Journey Into Wholeness
Hamabe no uta (Song of the Beach) is one of the most popular and beloved Japanese folk songs written in 1914.
When I was working as a music therapist at hospice in the U.S, my patients and families often asked me to sing or play a Japanese song. Hamabe no uta was one I often sang because of its lyric: It talks about memory and reflection, which is a fitting theme for people at hospice.
Hamabe no Uta （浜辺の歌）
By Hayashi Kokei & Narita Tamezou
Ashita hamabe o samayoeba
Mukashi no koto zo shinobaruru
Kaze no oto yo kumo no sama yo
Yosuru nami mo kai no iro mo
Yuube hamabe o motooreba
Mukashi no hito zo shinobaruru
Yosuru nami yo kaesu nami yo
Tsuki no iro mo hoshi no kage mo
In the morning as I wandered about along the seashore
I remembered things from the old times
The sound of the wind, the shape of the cloud
The wave that came and the color of the seashell too
At dusk as I wandered about along the seashore
I remembered people from the old times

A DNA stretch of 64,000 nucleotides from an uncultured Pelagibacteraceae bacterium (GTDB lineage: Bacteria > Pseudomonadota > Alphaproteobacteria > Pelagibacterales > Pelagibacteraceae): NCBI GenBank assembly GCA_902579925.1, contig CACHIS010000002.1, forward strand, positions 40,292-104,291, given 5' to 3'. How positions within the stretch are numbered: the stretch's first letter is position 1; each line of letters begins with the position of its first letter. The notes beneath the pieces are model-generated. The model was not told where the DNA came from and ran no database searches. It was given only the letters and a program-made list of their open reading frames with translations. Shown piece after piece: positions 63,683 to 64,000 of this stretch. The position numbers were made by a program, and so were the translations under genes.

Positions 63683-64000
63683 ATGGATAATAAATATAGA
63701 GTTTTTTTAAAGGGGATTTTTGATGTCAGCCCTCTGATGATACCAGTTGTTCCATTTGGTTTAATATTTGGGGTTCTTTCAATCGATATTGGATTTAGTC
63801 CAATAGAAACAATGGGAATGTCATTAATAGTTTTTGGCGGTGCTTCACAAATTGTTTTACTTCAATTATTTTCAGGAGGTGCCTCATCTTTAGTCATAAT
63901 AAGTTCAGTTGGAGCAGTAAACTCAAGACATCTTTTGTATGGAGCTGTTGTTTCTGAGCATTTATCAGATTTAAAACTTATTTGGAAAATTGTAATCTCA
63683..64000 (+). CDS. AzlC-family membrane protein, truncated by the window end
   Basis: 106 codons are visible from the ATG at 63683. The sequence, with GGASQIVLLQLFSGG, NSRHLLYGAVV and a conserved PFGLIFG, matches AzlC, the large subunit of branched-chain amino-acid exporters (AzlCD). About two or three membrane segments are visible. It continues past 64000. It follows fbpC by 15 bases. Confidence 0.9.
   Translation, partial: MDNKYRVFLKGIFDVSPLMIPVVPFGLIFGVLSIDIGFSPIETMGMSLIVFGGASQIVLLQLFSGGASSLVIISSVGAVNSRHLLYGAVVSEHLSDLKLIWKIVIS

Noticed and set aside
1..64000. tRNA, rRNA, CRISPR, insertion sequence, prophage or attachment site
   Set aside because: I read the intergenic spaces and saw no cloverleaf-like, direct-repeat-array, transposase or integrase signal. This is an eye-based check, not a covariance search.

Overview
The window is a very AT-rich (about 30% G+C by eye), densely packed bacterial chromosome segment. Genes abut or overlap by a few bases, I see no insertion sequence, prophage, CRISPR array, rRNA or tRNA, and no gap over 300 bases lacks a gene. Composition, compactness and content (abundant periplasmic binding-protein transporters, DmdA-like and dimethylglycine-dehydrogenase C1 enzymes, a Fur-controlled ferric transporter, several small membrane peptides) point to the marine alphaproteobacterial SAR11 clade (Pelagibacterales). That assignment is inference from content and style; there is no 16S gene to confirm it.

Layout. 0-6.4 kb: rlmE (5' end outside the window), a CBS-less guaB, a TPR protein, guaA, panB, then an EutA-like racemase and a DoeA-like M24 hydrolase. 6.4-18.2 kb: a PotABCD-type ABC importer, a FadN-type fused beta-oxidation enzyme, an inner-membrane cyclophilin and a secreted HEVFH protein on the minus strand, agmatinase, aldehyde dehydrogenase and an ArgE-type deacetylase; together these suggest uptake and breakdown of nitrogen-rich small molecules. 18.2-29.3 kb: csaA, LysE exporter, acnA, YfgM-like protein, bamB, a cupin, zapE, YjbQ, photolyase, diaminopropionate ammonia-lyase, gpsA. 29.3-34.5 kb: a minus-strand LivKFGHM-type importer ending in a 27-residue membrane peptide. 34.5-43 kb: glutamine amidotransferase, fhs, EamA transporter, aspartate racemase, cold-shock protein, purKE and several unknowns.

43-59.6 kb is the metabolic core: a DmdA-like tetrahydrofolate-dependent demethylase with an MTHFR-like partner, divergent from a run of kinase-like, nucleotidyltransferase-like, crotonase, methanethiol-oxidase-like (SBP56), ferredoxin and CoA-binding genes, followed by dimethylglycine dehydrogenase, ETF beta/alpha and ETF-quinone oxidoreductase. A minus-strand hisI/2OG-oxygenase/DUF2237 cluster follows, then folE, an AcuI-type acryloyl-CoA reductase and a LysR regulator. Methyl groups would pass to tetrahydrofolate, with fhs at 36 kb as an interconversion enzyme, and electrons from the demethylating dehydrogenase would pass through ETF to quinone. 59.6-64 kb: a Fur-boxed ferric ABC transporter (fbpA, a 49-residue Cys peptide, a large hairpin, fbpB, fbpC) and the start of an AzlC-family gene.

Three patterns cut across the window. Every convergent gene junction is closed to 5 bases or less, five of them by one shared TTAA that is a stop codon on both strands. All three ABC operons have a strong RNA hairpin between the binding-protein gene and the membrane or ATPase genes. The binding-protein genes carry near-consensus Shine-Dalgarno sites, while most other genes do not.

The wave that came, the wave that went away
The color of the moon and the light of the star too
Hamabe no uta is a beautiful song about remembering the past. Sometimes the patient may play an instrument, such as an ocean drum, while I sing the song with a guitar or harp accompaniment. Upon singing the song I’d explain the meaning of the song to the patient, if that seems appropriate, which can lead to discussions about his or her own memory from the past.
Recalling memories is a natural and important process for the dying, because it helps them understand the meanings of their lives. Music therapists play an unique role in helping them do this, using songs (this process is called musical life review). Typically we use songs familiar to the patient to support the life review process, but I’ve found that some songs transcend borders and languages, touching peoples’ hearts and eliciting powerful memories in them. “Hamabe no uta” is one of those special songs.
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